It’s also worth noting that the current bracket includes two teams from the Missouri Valley Conference and three from the Mid-American. Those numbers might not hold. In fact, Missouri State is in the field only because its upset of Drake 10 days ago makes the Bears the leaders in the MVC. Drake will make the field with an at-large bid. But if the Bulldogs eventually win the conference tournament, the MVC reverts back to a one-bid league. That opens up another at-large spot for a team like Tennessee. It’s also possible that all of Central Michigan, Buffalo and Ohio will be able to maintain their status. If one falters, that opens up yet another spot.

Tennessee, with its poor metrics and inconsistent play, is not in a good place, but the Lady Vols are far from finished. They need a few wins against their upcoming schedule and then, like never before, will become scoreboard watchers the rest of the season.

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Giants manager Bruce Bochy to retire after 2019 season

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Giants manager Bruce Bochy to retire after 2019 season

San Francisco Giants manager Bruce Bochy has announced he will retire after the 2019 season.

Bochy, 63, has been the Giants’ manager since 2007 and has guided them to three World Series championships, in 2010, ’12 and ’14.

Before that he managed the San Diego Padres from 1995 to 2006. He took them to the World Series in 1998, where they lost to the Yankees. He was named Manager of the Year in 1996.

In 24 years as a manager, he has a record of 1,926-1,944. His victory total ranks 11th on the all-time list.

Bochy played nine seasons in the big leagues as a catcher for the Astros, Mets and Padres.

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French fencing body recognizes lightsaber dueling as a sport

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French fencing body recognizes lightsaber dueling as a sport

BEAUMONT-SUR-OISE, France — Master Yoda, dust off his French, he must.

It’s now easier than ever in France to act out “Star Wars” fantasies, because its fencing federation has borrowed from a galaxy far, far away and officially recognized lightsaber dueling as a competitive sport, granting the iconic weapon from George Lucas’ saga the same status as the foil, epee and sabre, the traditional blades used at the Olympics.

Of course, the LED-lit, rigid polycarbonate lightsaber replicas can’t slice a Sith lord in half. But they look and — with the more expensive sabers equipped with a chip in their hilt that emits a throaty electric rumble — even sound remarkably like the silver screen blades that Yoda and other characters wield in the blockbuster movies.

Plenty realistic, at least, for duelists to work up an impressive sweat slashing, feinting and stabbing in organized three-minute bouts. The physicality of lightsaber combat is part of why the French Fencing Federation threw its support behind the sport and is now equipping fencing clubs with lightsabers and training would-be lightsaber instructors. Like virtuous Jedi knights, the French federation sees itself as combatting a dark side: the sedentary habits of 21st-century life that are sickening ever-growing numbers of adults and kids.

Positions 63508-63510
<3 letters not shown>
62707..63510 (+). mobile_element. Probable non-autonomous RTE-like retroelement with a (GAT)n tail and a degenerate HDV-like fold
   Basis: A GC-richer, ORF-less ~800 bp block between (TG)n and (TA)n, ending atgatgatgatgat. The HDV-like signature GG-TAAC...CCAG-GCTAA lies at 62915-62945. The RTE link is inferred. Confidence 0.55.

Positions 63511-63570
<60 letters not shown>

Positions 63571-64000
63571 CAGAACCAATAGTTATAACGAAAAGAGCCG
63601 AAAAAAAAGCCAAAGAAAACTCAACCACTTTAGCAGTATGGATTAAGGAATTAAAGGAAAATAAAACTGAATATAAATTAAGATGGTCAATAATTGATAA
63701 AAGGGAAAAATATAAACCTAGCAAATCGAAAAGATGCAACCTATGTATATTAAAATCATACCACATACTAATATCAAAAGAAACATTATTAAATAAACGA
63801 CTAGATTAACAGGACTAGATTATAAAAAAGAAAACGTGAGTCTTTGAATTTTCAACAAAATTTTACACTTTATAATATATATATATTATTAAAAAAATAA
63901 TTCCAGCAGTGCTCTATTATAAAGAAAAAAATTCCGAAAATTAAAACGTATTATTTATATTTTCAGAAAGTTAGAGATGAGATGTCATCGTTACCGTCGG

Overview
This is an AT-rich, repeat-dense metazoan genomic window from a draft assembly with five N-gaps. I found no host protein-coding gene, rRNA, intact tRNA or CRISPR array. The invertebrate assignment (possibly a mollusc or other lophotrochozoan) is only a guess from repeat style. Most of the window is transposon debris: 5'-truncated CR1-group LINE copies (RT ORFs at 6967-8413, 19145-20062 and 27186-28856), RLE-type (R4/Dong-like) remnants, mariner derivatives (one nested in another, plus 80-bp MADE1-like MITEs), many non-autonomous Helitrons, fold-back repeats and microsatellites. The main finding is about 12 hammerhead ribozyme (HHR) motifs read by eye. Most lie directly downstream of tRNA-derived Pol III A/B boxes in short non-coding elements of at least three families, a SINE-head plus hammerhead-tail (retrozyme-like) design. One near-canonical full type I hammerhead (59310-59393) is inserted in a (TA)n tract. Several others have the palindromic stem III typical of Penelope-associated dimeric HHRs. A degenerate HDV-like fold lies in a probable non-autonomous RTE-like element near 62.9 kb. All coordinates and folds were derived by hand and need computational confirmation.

“With young people today, it’s a real public health issue. They don’t do any sport and only exercise with their thumbs,” says Serge Aubailly, the federation secretary general. “It’s becoming difficult to [persuade them to] do a sport that has no connection with getting out of the sofa and playing with one’s thumbs. That is why we are trying to create a bond between our discipline and modern technologies, so participating in a sport feels natural.”

In the past, the likes of Zorro, Robin Hood and the Three Musketeers helped lure new practitioners to fencing. Now, joining and even supplanting them are Luke Skywalker, Obi-Wan Kenobi and Darth Vader.

“Cape and sword movies have always had a big impact on our federation and its growth,” Aubailly says. “Lightsaber films have the same impact. Young people want to give it a try.”

And the young at heart.

Police officer Philippe Bondi, 49, practiced fencing for 20 years before switching to lightsaber. When a club started offering classes in Metz, the town in eastern France where he is stationed for the gendarmerie, Bondi says he was immediately drawn by the prospect of living out the love he’s had for the Star Wars universe since he saw the first film at age 7, on its release in 1977.

He fights in the same wire-mesh face mask he used for fencing. He spent about 350 euros ($400) on his protective body armor (sturdy gloves, chest, shoulder and shin pads) and on his federation-approved lightsaber, opting for luminous green “because it’s the Jedi colors, and Yoda is my master.”

“I had to be on the good side, given that my job is upholding the law,” he said.

Bondi awoke well before dawn to make the four-hour drive from Metz to a national lightsaber tournament outside Paris this month that drew 34 competitors. It showcased how far the sport has come in a couple of years but also that it’s still light-years from becoming mainstream.

The crowd was small and a technical glitch prevented the duelers’ photos, combat names and scores from being displayed on a big screen, making bouts tough to follow. But the illuminated swooshes of colored blades looked spectacular in the darkened hall. Fan cosplay as Star Wars characters added levity, authenticity and a tickle of bizarre to the proceedings, especially the incongruous sight of Darth Vader buying a ham sandwich and a bag of potato chips at the cafeteria during a break.

In building their sport from the ground up, French organizers produced competition rules intended to make lightsaber dueling both competitive and easy on the eyes.

“We wanted it to be safe, we wanted it to be umpired and, most of all, we wanted it to produce something visual that looks like the movies, because that is what people expect,” said Michel Ortiz, the tournament organizer.